In this study, the addition of MC in the middle of incubation (Figures 1, 2 and 3) and the MC pre-treated fibrous particles (Figures 6, 7 and 8) in in vitro ruminal fermentation, clearly showed that major fibrolytic bacteria became detached from the substrate as well as the inhibition of bacteria attachment on fibrous particles during the digestive process. Their detachments and attachment inhibition by the addition of MC were reported in previous studies (Minato and Suto, 1978; Kudo et al., 1987; Bhat at al., 1990; Miron et al., 2001). Also, Cheng et al. (1991) reported that the attachment of fibrolytic rumen fungi was blocked by the addition of MC which did not affect the growth of these organisms with soluble substrates. Since Kudo et al. (1987) mentioned that MC was an effective agent for detaching the major species of rumen fibrolytic bacteria from their cellulosic substrate, other researchers have used MC to evaluate procedures and techniques to detach particle-associated microbes from ruminal digesta (Ranilla and Carro, 2003; Trabalza-Marinucci et al., 2006; Martínez et al., 2009). Bhat et al. (1990) reported that the degree of inhibition by MC was similar for F. succinogenes and R. flavefaciens, Our result relating to F. succinogenes attachment showed a different response trend to inhibition of attachment without the detachment phenomenon (Figures 1 and 4), while R. albus (Figures 2 and 7) and R. flavefaciens (Figures 3 and 8) underwent detachment with the addition of MC. Furthermore, R. albus showed a more sensitive response to detachment after the stable colonization (Figures 2 and 3) as well as in the initial adhesion (Figures 6, 7, and 8) compared with R. flavefaciens with the addition of MC. This study showed the importance of attachment in fiber digestion by the addition of MC, which inhibited degradation of rice straw with the co-occurrence of inhibition of fibrolytic bacterial attachment to the fibrous substrate (Figures 4 and 9). Minato and Suto (1978) reported that MC prevents the attachment of fibrolytic ruminal bacteria to cellulose and inhibits cellulose digestion. Other researchers (Kudo et al., 1987; Pell and Schofield, 1993) demonstrated that MC mediated detachment of fibrolytic rumen bacteria from cellulose without affecting enzyme activity but nevertheless blocked cellulose degradation. Also, Rasmussen et al. (1988) showed that MC strongly inhibited cellulose degradation by several species of fibrolytic bacteria of ruminal origin and specifically, the growth of R. flavefaciens was completely inhibited at 0.1% (w/v) of MC. The necessity of adhesion for subsequent fiber digestion by fibrolytic ruminal bacteria was additionally supported by observations that mutant cells, which had lost most of their fibrolytic capability, were smoother in appearance of surface topology compared to wild type cells (Stewart et al., 1990; Miron et al., 1998; Reddy and Morrison, 1998). Furthermore, a low ruminal pH (5.7) was responsible for higher numbers of fibrolytic bacterial detachment from fibrous substrate than the optimum ruminal pH 6.7 (Sung et al., 2007).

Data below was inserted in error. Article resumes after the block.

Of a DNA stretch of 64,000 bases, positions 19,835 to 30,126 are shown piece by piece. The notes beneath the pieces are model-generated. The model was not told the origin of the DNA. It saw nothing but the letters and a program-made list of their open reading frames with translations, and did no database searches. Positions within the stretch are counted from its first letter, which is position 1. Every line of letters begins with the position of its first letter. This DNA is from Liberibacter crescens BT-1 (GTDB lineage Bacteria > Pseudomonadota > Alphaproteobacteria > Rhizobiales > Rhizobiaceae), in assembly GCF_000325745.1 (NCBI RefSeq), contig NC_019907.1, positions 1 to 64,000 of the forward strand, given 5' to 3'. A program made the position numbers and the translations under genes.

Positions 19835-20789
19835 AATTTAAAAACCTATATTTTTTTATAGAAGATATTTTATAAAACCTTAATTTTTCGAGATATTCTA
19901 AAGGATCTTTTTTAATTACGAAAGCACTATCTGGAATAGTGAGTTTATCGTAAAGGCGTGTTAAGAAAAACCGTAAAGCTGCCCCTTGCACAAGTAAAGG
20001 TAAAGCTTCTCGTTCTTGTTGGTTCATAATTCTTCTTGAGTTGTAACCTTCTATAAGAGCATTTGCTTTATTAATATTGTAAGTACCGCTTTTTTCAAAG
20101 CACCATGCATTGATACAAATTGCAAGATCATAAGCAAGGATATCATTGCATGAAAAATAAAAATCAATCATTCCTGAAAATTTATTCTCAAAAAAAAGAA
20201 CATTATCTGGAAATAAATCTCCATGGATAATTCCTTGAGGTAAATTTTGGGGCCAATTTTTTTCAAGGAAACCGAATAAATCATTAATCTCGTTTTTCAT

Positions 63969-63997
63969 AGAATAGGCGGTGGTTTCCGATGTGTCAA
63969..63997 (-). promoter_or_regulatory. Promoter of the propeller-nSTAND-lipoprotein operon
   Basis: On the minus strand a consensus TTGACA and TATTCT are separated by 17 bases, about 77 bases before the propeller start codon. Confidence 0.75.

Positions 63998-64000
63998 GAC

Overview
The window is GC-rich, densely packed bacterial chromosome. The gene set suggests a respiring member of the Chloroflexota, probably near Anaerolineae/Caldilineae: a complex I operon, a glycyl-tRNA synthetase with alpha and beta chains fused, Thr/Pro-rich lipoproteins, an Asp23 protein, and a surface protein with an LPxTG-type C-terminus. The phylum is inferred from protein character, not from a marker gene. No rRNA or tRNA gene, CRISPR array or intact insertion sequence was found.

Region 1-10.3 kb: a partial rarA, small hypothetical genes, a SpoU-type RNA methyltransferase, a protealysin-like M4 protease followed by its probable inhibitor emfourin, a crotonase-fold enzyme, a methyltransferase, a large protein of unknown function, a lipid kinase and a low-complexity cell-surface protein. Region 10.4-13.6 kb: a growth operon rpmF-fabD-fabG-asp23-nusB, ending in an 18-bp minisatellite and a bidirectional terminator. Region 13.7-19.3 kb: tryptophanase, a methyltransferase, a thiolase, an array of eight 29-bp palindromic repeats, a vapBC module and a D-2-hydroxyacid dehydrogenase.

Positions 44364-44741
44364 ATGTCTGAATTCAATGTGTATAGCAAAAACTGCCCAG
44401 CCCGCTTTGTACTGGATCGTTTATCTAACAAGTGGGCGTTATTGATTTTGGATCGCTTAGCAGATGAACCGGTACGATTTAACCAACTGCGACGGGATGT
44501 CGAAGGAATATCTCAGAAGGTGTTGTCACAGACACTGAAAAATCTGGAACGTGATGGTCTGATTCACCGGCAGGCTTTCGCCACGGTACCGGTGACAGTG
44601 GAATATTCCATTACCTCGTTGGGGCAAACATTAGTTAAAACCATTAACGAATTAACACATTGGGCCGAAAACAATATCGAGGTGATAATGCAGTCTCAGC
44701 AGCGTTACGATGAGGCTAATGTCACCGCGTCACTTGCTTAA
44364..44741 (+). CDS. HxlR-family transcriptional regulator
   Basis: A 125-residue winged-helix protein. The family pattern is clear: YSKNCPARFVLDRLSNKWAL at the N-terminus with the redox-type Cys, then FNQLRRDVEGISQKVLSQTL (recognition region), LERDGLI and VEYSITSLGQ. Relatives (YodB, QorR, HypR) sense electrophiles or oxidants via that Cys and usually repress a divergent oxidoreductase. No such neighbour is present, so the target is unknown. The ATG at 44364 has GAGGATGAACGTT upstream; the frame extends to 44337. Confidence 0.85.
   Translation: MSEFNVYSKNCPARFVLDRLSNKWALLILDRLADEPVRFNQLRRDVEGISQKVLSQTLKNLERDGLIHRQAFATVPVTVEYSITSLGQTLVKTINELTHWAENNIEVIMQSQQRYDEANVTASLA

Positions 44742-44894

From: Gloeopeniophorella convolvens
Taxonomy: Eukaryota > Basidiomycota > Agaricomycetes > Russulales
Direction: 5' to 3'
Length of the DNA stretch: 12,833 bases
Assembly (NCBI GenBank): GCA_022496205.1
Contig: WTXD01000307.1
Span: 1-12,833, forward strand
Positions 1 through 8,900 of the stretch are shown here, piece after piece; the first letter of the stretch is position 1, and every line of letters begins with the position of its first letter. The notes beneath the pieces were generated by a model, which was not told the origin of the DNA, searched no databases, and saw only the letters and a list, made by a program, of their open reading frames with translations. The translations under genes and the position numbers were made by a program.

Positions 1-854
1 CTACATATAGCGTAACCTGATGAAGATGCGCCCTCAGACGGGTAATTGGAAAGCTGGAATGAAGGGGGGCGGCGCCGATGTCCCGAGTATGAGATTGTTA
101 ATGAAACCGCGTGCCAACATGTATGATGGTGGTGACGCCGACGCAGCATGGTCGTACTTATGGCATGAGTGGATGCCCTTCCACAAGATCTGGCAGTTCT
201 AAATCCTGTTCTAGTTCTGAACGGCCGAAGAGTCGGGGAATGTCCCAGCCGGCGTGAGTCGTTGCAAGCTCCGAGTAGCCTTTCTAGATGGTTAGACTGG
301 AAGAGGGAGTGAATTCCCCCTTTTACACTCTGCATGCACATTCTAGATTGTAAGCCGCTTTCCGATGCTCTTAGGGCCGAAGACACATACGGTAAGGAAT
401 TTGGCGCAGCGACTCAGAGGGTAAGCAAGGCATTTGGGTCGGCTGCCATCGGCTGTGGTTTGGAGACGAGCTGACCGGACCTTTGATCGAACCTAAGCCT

In conclusion, the result obtained in this study showed that both addition of MC and the pre-treatment of fibrous particles by MC solution induced detachment after stable colonization as well as the initial adhesion of F. succinogenes, R. flavefaciens, and R. albus.


This research was supported by Bio-industry Technology Development Program, Ministry of Agriculture, Food & Rural Affairs, and Cooperative Research Program for Agriculture Science & Technology Development, Rural Development Administration, Republic of Korea.

Figure 1
Detachment of Fibrobacter succinogenes on rice straw as influenced by MC addition after 8 h of incubation. a,b Means with different letters differ significantly (p<0.05).
Figure 2
Detachment of Ruminococcus albus on rice straw as influenced by MC addition after 8 h of incubation. a,b Means with different letters differ significantly (p<0.05).
Figure 3
Detachment of Ruminococcus flavefaciens on rice straw as influenced by MC addition after 8 h of incubation. a,b Means with different letters differ significantly (p<0.05).
Figure 4
The DM digestibility of rice straw as influenced by methylcellulose addition after 8 h of incubation. a,b Means with different letters differ significantly (p<0.05).
Figure 5
Change in pH as influenced by methylcellulose addition after 8 h of incubation.
Figure 6
Attachment of Fibrobacter succinogenes as influenced by rice straw pre-treatment with MC (methylcellulose). a,b Means with different letters differ significantly (p<0.05).
Figure 7
Attachment of Ruminococcus albus as influenced by rice straw pre-treatment with MC (methylcellulose). a,b Means with different letters differ significantly (p<0.05).
Figure 8
Attachment of Ruminococcus flavefaciens as influenced by rice straw pre-treatment with MC (methylcellulose). a,b Means with different letters differ significantly (p<0.05).
Figure 9
DM digestibility of rice straw as influenced by pre-treatment with MC (methylcellulose). a,b Means with different letters differ significantly (p<0.05).